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Remember that Hamlet is putting on a false front for the court after he takes up the burden of seeking his father's killer. Anything he says to another person—or when someone else might be watching—should be read as part of that false front. In this case, Hamlet tells Ophelia the following: "You should not have believ'd me; for virtue cannot so inoculate our old stock but we shall relish of it: I loved you
He's saying he didn't love her…but this is to confuse the situation, to distance her, and to hurt her like he's been hurt, by spreading the betrayal. (She is sent to spy on him, after all.)
Well i dont really agree with gbeatty i dont belive that Hamlet is acting crazy. That might have been his intention at first but the madness took over him. Just imagine if you were him and you were depressed, contemplating suicide, your father died, you just saw his ghost, and it was your uncle that killed him. He was pushed over the edge.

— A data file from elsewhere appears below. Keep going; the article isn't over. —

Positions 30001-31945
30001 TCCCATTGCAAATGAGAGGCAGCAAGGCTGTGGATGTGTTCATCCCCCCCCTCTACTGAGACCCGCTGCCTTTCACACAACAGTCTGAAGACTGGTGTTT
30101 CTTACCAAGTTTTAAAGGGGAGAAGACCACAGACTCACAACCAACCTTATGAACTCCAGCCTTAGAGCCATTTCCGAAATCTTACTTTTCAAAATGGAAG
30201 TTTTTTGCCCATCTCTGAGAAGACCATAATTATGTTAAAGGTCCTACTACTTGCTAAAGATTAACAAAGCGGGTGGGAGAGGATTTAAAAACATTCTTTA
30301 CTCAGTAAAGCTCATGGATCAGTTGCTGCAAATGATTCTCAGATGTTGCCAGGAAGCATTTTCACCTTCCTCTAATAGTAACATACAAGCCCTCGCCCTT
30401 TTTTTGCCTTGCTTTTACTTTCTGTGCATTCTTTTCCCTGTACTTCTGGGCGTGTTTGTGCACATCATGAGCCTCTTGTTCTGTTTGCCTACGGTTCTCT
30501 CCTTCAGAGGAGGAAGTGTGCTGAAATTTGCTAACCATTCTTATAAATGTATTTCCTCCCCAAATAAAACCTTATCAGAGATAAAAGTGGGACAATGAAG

I do belive that he does love Ophelia. It is mentioned that they were in a relationship prior to his madness. And in the letters that he wrote to Ophelia show a deep love for her. I think that he is fighting with himself to try and not to love her, because he saw his mother marry his uncle so quickly after the death of his father. He says "frailty thy name is women".
If it wasn't for outside influences they would be happily together still. Ophelia loves Hamlet also but has to be loyal to her father and brother and distance himself from him. And also Hamlet confesses his love for Ophelia in the burial scene. It can be interpreted anyway you want really, thats what makes this story so great.
well....he told her he did not love her because he was crazy with the thoughts of his fathers death and the fact that Claudius could of possibly killed his father. He was only yelling at her in rage. He still loves her deep down in his heart!!
Flirting doesnt = Love.
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